"He gives exactly the right amount of light. If He gave less, even the righteous would be unable to find Him, and their will would be thwarted. If He gave more, even the wicked would find Him, against their will. Thus He respects and fulfills the will of all.

If He gave more light, the righteous would not learn humility, for they would know too much. If He gave less light, the wicked would not be responsible for their wickedness, for they would know too little."

Magician’s Nephew - Lewis - We Can Make Ourselves Deaf to God

In ‘The Magician’s Nephew’, Lewis has a brilliant section where he describes Uncle Andrew’s response to Aslan’s voice. At first Uncle Andrew knew that Aslan was talking, but he hated it and so he slowly became unable to hear anything but a snarl. He deadened his own conscience - his own ability to hear God, in a sense.

When the Lion had first begun singing, long ago when it was still quite dark, he had realized that the noise was a song. And he disliked the song very much. It made him think and feel things he did not want to think and feel. Then, when the sun rose and he saw that the singer was a lion he tried his hardest to make believe that it wasn’t singing and never had been singing - only roaring as any lion might in a zoo in our own world…And the longer and more beautiful the Lion sang, the harder Uncle Andrew tried to make himself believe that he could hear nothing but roaring…He soon did hear nothing but roaring in Aslan’s song. Soon he couldn’t have heard anything else even if he had wanted to. And when at last the Lion spoke and said, “Narnia awake,” he didn’t hear any words: he heard only a snarl.

(Winston Jones) #9

Donald Rumsfeld made popular the idea of “unknown unknowns”, things we do not even know that we do not know.
In the Universe as most understand it to-day, time extends 15 billion years to the past and hopefully an equal distance to the future, and a human life is much less than the blink of an eyelid.
Again, in the Universe of matter that extends to unimaginable distances and uncountable galaxies, a human being is only a few atoms.
In such a Universe, the only being that could know all “unknown unknowns” is God. Therefore, only God could know that God does not exist.
When the atheist asserts that God does not exist, he is not so much claiming God’s nonexistence as he is claiming that he, the atheist, is God, the all-knowing.

1 Like
(Robert Anderson) #10

My first thought is how can one find awe in something that couldn’t have been any other way? You can’t really even say that you were destined to be by science because that implies a will. Your existence just is. I don’t see how anyone can find awe or wonder in that. That’s like being in wonder that 2+2=4. There’s no surprise in that. Wonder implies that we something may have been completely different or not at all but for whatever reason is. Wonder and awe, in my opinion, is not compatible with atheism. Of course this assumes a determinist form of atheism.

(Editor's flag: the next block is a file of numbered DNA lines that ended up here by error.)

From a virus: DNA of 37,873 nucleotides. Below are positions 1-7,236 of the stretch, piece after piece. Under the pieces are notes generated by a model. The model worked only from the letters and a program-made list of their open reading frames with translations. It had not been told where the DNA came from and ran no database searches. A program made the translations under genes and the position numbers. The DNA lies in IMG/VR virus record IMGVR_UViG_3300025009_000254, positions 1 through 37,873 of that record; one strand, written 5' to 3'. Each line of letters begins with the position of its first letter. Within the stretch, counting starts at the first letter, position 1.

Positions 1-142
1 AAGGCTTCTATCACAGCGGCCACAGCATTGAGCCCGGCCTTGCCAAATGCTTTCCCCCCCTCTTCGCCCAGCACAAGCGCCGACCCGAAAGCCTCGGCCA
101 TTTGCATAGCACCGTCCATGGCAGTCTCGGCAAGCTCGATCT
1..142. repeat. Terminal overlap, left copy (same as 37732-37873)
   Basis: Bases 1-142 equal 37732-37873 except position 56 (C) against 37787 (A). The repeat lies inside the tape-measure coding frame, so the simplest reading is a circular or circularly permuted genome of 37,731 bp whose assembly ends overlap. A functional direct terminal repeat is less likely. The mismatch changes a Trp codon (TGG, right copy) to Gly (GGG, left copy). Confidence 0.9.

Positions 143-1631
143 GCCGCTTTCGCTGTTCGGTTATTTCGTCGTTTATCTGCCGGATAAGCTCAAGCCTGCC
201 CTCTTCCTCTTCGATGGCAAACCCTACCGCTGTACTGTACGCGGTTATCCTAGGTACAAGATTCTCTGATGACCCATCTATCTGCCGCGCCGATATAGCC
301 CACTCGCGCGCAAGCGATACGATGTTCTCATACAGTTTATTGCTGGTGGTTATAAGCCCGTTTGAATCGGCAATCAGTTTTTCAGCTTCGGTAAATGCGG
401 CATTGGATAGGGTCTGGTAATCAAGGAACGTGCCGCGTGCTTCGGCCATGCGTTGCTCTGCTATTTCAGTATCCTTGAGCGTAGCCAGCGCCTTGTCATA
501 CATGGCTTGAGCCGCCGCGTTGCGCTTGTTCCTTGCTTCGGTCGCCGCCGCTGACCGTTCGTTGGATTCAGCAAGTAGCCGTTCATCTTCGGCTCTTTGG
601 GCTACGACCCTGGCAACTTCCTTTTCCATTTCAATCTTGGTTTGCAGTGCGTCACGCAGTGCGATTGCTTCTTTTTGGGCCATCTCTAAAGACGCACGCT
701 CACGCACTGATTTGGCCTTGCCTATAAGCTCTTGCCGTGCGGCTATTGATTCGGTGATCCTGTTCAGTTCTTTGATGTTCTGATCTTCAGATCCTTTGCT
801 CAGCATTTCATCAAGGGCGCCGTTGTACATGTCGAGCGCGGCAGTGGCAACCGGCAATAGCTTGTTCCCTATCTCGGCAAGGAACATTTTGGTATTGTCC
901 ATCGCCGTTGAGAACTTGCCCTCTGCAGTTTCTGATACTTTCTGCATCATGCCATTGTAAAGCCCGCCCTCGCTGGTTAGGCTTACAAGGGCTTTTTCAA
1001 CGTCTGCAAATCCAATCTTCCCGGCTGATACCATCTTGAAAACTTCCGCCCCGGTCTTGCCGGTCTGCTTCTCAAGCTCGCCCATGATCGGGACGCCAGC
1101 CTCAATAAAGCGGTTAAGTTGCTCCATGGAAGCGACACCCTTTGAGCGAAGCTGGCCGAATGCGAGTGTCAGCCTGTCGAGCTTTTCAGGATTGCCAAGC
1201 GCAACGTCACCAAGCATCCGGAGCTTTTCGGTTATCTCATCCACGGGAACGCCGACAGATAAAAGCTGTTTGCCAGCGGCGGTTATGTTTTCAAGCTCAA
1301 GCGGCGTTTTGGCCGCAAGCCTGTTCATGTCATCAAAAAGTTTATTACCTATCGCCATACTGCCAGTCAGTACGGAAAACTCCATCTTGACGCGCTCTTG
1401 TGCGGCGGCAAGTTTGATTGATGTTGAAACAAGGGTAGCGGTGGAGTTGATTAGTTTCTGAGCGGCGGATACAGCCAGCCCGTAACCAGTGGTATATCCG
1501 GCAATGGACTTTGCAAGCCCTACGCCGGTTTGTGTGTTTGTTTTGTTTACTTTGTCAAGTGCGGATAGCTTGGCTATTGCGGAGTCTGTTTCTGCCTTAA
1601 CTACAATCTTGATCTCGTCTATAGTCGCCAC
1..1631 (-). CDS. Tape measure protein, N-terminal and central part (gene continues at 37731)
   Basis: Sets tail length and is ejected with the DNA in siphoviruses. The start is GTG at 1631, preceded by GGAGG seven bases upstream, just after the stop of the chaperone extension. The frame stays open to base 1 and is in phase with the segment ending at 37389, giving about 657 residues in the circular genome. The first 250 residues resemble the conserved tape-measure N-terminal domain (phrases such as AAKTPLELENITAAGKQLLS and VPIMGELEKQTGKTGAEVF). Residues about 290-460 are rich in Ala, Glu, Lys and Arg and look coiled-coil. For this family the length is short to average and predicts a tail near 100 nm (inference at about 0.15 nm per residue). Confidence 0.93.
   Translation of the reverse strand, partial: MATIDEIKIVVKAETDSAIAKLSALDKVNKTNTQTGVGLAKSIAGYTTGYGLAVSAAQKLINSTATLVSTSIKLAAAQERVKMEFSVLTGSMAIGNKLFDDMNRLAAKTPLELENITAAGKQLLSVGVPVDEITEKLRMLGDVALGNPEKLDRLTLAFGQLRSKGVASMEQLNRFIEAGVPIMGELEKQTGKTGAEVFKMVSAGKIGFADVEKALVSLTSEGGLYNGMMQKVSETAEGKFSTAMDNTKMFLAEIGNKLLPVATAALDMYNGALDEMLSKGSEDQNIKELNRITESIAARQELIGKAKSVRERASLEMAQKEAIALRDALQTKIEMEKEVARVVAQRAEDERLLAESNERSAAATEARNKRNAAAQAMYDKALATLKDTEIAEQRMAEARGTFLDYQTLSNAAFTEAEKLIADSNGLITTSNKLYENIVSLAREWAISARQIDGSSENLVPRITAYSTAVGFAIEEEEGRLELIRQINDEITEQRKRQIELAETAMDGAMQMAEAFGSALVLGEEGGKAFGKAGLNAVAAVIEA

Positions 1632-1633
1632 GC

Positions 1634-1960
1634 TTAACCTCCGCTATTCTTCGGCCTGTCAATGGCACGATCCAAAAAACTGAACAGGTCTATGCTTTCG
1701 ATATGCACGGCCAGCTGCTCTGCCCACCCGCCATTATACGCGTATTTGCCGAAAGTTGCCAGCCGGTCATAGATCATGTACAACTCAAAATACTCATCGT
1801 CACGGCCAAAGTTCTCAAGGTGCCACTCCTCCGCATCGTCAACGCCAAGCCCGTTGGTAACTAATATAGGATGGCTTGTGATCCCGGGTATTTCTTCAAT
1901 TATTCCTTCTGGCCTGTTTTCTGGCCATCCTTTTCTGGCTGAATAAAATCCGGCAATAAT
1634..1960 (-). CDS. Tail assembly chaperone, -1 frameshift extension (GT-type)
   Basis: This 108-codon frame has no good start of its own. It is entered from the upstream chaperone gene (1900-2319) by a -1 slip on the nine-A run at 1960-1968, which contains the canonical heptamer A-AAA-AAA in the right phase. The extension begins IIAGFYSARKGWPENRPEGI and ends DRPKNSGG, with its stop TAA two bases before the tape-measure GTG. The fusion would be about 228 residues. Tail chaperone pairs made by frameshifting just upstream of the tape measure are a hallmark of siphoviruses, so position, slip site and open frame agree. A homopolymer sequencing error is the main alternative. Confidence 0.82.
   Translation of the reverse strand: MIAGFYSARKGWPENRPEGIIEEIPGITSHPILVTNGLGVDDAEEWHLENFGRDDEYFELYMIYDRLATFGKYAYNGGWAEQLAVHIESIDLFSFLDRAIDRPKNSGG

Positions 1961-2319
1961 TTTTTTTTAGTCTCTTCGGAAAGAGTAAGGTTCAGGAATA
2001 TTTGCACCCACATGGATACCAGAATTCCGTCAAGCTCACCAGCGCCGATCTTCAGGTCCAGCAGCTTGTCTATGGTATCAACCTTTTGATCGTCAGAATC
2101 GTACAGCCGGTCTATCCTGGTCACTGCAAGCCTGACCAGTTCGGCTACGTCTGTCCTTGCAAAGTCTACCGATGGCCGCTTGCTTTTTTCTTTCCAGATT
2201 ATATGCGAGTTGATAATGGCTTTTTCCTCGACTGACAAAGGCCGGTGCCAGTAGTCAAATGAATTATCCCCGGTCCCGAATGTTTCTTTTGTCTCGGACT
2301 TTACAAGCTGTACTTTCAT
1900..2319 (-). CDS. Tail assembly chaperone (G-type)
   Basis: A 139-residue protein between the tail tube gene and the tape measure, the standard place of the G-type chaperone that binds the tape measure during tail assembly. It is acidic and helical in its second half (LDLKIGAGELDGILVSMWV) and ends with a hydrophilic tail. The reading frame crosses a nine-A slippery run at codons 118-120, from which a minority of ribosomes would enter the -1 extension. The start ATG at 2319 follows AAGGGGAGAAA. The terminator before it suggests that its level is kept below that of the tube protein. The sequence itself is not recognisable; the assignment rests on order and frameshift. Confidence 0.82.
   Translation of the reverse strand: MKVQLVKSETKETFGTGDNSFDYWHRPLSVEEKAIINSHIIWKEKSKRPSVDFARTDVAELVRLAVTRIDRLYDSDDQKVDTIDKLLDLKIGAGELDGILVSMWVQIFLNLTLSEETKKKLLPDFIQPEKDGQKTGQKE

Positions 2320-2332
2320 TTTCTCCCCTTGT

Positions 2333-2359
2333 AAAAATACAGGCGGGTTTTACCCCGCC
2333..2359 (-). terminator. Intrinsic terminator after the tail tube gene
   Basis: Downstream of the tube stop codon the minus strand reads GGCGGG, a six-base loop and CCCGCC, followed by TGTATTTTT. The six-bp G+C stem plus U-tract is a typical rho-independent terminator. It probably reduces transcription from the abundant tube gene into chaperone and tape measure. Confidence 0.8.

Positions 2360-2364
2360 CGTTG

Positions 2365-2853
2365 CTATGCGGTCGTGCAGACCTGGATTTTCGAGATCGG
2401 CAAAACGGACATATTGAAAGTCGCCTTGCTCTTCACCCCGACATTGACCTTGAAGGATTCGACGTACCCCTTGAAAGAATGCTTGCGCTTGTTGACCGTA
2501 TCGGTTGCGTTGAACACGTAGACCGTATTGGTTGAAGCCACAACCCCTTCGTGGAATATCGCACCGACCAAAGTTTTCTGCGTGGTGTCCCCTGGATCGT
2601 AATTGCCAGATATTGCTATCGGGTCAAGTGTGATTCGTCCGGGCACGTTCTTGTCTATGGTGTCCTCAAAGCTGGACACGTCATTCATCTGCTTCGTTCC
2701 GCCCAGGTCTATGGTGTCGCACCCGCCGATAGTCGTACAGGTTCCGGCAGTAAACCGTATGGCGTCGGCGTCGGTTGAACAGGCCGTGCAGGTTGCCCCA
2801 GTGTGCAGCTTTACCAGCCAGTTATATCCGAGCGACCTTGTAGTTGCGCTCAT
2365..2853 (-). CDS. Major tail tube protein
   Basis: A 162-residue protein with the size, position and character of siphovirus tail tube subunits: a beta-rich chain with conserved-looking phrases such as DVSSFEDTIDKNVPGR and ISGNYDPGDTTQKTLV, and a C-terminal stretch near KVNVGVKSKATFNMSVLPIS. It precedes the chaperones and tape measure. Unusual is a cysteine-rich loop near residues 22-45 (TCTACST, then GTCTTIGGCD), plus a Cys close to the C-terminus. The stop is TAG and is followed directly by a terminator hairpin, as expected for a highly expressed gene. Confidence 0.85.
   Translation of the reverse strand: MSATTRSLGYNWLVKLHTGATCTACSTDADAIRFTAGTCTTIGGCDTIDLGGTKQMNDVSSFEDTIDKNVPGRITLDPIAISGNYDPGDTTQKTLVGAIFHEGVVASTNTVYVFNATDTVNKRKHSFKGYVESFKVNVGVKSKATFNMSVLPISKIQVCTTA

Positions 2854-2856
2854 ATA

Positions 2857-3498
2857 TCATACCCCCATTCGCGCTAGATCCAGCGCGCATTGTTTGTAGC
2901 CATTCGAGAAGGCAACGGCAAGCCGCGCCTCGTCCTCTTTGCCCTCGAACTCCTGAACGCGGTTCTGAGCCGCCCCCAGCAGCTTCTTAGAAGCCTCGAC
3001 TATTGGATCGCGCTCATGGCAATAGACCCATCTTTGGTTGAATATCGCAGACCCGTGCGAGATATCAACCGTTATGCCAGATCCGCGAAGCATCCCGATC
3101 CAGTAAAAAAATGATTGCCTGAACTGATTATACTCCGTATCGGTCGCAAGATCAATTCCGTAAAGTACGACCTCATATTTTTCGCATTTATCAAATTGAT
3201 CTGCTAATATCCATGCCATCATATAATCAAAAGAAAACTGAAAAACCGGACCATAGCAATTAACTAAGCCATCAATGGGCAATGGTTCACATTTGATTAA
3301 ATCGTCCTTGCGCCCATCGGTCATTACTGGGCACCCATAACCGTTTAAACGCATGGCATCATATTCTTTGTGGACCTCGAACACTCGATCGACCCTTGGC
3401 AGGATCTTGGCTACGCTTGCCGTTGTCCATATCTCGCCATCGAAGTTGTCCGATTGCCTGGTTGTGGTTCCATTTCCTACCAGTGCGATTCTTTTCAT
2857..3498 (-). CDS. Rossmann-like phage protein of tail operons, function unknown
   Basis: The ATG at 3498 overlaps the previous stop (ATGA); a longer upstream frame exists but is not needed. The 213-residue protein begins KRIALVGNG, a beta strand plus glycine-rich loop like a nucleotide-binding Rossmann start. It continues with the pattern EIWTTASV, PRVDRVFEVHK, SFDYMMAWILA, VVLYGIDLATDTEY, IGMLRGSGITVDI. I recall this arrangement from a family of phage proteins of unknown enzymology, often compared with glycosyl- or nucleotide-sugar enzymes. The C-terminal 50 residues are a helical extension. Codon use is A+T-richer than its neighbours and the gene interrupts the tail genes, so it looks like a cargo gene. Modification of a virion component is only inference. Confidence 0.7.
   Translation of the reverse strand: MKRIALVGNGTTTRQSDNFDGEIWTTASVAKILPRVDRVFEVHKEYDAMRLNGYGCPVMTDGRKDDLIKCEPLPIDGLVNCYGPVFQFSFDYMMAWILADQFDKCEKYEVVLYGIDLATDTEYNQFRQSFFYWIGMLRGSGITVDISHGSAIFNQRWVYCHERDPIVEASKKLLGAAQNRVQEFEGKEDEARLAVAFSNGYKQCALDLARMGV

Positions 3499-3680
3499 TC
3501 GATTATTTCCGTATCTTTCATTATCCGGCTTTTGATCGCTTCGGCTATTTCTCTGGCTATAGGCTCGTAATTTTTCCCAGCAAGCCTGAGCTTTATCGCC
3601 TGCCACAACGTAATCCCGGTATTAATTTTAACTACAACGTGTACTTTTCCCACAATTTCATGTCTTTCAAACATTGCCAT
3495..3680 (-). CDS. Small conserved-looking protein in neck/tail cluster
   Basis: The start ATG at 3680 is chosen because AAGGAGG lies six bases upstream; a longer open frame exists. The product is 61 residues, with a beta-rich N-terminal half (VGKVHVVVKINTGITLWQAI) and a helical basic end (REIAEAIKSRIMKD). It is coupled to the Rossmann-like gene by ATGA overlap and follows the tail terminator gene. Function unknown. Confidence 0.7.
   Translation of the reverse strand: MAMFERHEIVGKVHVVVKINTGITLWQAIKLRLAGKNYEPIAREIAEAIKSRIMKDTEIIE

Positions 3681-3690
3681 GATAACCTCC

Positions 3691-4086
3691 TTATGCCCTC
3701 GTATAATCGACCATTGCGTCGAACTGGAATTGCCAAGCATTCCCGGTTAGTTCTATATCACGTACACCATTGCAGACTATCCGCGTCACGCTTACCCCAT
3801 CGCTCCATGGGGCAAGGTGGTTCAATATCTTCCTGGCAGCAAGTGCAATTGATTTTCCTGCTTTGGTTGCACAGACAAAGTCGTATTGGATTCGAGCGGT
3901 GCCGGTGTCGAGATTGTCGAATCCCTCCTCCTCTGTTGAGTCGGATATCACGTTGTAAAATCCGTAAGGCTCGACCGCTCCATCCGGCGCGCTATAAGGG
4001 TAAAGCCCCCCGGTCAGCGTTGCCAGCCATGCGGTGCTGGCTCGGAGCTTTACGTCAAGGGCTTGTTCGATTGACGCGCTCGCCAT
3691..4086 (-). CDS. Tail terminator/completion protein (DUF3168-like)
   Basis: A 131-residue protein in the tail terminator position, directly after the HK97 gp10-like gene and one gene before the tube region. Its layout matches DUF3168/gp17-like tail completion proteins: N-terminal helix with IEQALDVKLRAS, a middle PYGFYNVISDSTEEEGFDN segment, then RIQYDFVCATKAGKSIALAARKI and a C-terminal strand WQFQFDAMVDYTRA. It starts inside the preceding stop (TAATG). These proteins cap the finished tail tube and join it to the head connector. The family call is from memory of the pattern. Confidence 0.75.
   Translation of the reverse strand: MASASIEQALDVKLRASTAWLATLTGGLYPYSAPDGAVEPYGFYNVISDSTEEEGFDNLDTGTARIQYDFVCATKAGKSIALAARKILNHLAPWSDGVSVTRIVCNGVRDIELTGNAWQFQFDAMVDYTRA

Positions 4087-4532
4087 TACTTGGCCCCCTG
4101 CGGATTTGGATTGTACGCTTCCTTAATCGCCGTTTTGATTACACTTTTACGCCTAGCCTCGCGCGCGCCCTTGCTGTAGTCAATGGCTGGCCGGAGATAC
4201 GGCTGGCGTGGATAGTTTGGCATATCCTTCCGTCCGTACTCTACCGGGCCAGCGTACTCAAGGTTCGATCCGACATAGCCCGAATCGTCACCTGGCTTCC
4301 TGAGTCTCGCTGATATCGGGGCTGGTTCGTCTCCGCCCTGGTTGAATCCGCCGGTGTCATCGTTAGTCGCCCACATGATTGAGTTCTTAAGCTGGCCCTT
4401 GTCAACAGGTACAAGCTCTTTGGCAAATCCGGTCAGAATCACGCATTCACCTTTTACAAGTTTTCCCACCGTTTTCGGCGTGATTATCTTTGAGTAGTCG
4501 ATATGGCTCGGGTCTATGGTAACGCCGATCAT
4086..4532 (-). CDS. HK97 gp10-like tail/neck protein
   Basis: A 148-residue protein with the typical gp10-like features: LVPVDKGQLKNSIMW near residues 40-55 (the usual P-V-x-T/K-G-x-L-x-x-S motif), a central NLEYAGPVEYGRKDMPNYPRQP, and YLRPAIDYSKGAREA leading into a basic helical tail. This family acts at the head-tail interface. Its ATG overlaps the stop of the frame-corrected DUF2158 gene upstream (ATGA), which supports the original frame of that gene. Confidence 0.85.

1 Like
(Elizabeth C) #11

My apologies for such a late response! I completely agree no single argument or collection of arguments can prove everything beyond a shadow of a doubt, because if that were true then all that matters in this world would boil down to the rational, which is most certainly false because then it seems one’s worth would be defined by one’s intellect, not one’s God-given worth as a living breathing image-bearer. (I actually find this to be a problem in mathematics especially; if you focus on applied mathematics and struggle with the pure mathematics, you are somehow “inferior.” It’s a pride thing, and it is rampant in our field.) I also agree God does not force our hand; what would a relationship with Him be if He forced us to love Him? Love cannot be forced.

However, I do believe that every argument that is flawed or leads to a false conclusion should be untenable in some sense (this is the mathematician in me), i.e. something about it should sit poorly with us, and we should be able to tease out at least a semblance of why. We shouldn’t give up when we feel like we are in a rabbit hole.

Thanks for bringing up Pascal’s very interesting argument. It is a tantalizing argument, but I do think there is a flaw. I think God can reveal Himself as fully as He wants to each of us without compromising our will. What makes me inclined to think this is the case study Judas Iscariot; as one of the twelve disciples, he knew Jesus was God, he was taught directly by Jesus, and he didn’t run away like many of Jesus’ other disciples at hard teaching. He lived for years in Jesus’ very presence, and yet betrayed Him to be murdered for something as petty as money. But how fascinating is it that his conscience wasn’t completely dead; he couldn’t live with the guilt, but instead of turning back to God and begging for forgiveness (which he should have known the depths of Jesus’ forgiveness after walking with Him for years!) he instead chose to commit suicide.

1 Like
(Elizabeth C) #12

Very true!

1 Like
(Elizabeth C) #13

Thanks @rla9316! I think that, especially as you go higher in the sciences, yes, 2+2=4 doesn’t seem wondrous, but the fact that e^{i*pi} + 1 = 0 is in fact shocking. As the discoveries become more complex, we begin to conflate the beautiful and fascinating physical laws with the Lawmaker. Even in this discussion, I think I forgot that. Thanks for reminding me of this.

1 Like
(SeanO) #14

@LizMath Hmmm…interesting point about Judas. An off the cuff response would be that, unlike demons who have no choice but to believe and tremble, humans are still capable of genuine unbelief because God has not revealed Himself with such force that belief is inevitable. So, Pascal is not saying that people will choose to worship of God of their own volition - the demons clearly do not do so. But that people, in contrast to heavenly beings which have no choice but to believe even if they choose to rebel, can still genuinely live in unbelief. God has not forced belief upon us, though His presence certainly could do so.